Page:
I am unsure how to do this properly. I have two binary data sets, i.e. values in each data set is either 1 or 0. I now wish to see if they are in any way correlated. I could use Pearson's, but I don't know if that is applicable to binary data as well ?

Basically I just have data that looks something like this:

x = [1, 0, 0, 0, 0, 0, 1, 1, 1, 0]
y = [1, 0, 0, 0, 1, 0, 1, 0, 1, 0]

What I am trying to do is check whether my colleague is correct or not. He has stated that some particular set of data correlates with another set of data, and he therefore wants to discard/remove data points corresponding to where the value is 1 in x, i.e. 40% here. So that would mean I would reduce (in this example) my data with 4 cases. So before doing that I just want to make sure that he/we are correct.

  • $\begingroup$ I'm not sure I've fully understood, because x and y are correlated, your colleague wants to delete all data points where x=1 ? He effectively wants to recast the data as y=y[x!=1] and x=x[x!=1] ? Why is this a logical thing to do if x and y are correlated? $\endgroup$
    – gazza89
    Sep 19, 2018 at 13:36
  • $\begingroup$ Basically some of the data we have is used for model fitting, i.e. getting some parameters for this model. So this model should be able to calculate an expected outcome if the data used is similar to ours. However, he says that the above data correlates with the observed outcome (not the predicted that our model has to predict). So in order to get a model that is more correct on most data, the best thing would be to remove it. So it's like if I want to figure out if longer legs means greater running speed. But if some people only have one leg, that would not represent it well in this case. $\endgroup$ Sep 19, 2018 at 13:51
  • $\begingroup$ I still can't say I understand. In that analogy, is x "number of legs", y "running speed" and the thing you're trying to predict is "time taken to run 100m" ? And you only want to predict the target for people with two legs? Then it's trivial, you throw away all data points for people with 1 leg. I suspect however, what your colleague is saying is that x and y are correlated so using both contains redundant information? This isn't a problem per so, plenty of classifiers can deal with correlated features very naturally (e.g. decision trees) $\endgroup$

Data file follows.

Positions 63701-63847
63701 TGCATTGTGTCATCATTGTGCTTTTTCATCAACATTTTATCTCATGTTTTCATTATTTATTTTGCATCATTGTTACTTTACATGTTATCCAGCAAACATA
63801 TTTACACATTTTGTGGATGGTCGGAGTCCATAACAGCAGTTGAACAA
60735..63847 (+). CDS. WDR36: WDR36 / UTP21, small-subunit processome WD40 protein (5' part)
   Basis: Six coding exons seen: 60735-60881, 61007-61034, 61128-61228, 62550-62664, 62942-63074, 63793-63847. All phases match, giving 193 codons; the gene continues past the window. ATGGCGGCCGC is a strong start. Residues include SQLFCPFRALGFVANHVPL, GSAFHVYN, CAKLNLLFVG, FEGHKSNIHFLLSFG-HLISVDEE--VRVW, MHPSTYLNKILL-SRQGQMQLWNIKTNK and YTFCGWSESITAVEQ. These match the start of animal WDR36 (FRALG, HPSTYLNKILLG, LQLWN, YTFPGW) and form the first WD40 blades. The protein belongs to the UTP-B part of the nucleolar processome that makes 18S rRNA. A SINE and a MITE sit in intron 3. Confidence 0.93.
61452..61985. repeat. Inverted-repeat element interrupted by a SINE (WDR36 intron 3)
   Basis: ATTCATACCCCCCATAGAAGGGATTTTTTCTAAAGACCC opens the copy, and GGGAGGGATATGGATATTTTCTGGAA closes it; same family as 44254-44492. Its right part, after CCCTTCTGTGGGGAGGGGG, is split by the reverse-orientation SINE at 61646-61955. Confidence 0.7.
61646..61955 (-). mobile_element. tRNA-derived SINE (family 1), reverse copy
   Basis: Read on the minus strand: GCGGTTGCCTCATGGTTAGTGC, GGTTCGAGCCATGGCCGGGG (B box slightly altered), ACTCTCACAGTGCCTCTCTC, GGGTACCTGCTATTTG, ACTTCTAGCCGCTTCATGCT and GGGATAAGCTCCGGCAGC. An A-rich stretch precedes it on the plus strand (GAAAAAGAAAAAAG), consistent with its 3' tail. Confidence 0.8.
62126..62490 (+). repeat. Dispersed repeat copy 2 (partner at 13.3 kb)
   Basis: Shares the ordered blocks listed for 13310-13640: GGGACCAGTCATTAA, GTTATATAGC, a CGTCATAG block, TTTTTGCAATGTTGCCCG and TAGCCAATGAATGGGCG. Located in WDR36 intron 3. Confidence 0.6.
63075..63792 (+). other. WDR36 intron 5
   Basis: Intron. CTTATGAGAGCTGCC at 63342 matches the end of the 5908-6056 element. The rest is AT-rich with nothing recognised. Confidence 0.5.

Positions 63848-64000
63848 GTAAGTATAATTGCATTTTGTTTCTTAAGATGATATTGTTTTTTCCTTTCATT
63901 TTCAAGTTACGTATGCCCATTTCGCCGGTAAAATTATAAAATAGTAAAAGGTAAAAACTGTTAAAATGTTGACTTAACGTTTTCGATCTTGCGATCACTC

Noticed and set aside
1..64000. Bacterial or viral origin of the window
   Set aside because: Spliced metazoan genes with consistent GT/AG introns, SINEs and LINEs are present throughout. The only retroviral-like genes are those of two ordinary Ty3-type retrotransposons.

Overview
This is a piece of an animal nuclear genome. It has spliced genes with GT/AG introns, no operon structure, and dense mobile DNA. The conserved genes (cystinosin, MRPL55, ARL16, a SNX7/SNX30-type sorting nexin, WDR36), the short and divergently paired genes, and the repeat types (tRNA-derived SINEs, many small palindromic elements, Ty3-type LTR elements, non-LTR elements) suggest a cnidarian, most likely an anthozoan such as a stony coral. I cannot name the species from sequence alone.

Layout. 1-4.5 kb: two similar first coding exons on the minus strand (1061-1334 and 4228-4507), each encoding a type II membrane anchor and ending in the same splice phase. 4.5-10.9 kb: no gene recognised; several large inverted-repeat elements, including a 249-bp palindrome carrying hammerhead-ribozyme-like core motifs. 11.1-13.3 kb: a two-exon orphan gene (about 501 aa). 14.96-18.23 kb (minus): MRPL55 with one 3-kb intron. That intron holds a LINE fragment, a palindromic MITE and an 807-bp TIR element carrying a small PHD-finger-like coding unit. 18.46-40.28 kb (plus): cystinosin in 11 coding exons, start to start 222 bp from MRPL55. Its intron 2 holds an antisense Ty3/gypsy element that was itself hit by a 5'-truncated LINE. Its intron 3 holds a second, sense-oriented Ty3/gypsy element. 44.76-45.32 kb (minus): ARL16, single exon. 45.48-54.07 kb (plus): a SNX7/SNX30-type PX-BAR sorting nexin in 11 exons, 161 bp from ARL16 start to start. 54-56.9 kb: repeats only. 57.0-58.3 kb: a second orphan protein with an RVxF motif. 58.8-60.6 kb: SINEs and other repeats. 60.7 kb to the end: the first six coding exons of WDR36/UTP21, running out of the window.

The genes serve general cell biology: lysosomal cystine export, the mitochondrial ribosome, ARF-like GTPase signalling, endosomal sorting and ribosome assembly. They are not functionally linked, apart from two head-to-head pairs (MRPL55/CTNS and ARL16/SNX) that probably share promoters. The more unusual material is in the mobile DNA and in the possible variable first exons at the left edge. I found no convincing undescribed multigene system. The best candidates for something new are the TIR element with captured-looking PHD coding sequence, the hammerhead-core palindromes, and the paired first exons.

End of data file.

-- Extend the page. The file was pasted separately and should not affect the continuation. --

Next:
– gazza89
    Sep 19, 2018 at 13:55
  • $\begingroup$ Yes, okay, that was indeed a bad example from me. This is not as straightforward as just one leg... I'll rephrase. Let's assume y is some kind of observed side effect. My colleague then says that there is a large correlation between people with side effects and some drug they have taken. The idea is, since it is strongly correlated, that we just throw away patients where we know they have received this drug pre-treatment since that would probably skew the overall model fitting. $\endgroup$ Sep 19, 2018 at 14:08
  • $\begingroup$ if y is a side effect, is x a pre-treatment, and you only want to model your target variable for people who did not receive the pre-treatment ? $\endgroup$
    – gazza89
    Sep 19, 2018 at 14:27

2 Answers 2


Usually for counts data such as yours you would go with a Fisher test or Chi-square test if the sample is large enough. Alternatively you could do something like https://en.wikipedia.org/wiki/Phi_coefficient .

  • $\begingroup$ I have +1000 samples, so that should be sufficient ? And is one test more preferable over the other, or should I just do both ? $\endgroup$ Sep 19, 2018 at 13:27
  • 1
    $\begingroup$ Your computer should be able to handle the Fisher test given your sample size, if not the Chi-square is a good approximation. Given your sample size the differences should be minimal. $\endgroup$ Sep 19, 2018 at 13:30

Chi square test of significance will let you know whether there exist significant relation amongst two or not. The amount of significance is not explained by chi square (very strong, strong, mild, weak,etc).

You need to plot bar stacked chart in order to get the idea about how significant two observation are(X and Y).

I did this in python to know whether there exist a relationship amongst two or not and then if it shows significant relationship then to check the significance I plot bar stacked plot


Your Answer

By clicking “Post Your Answer”, you agree to our terms of service and acknowledge you have read our privacy policy.

Not the answer you're looking for? Browse other questions tagged or ask your own question.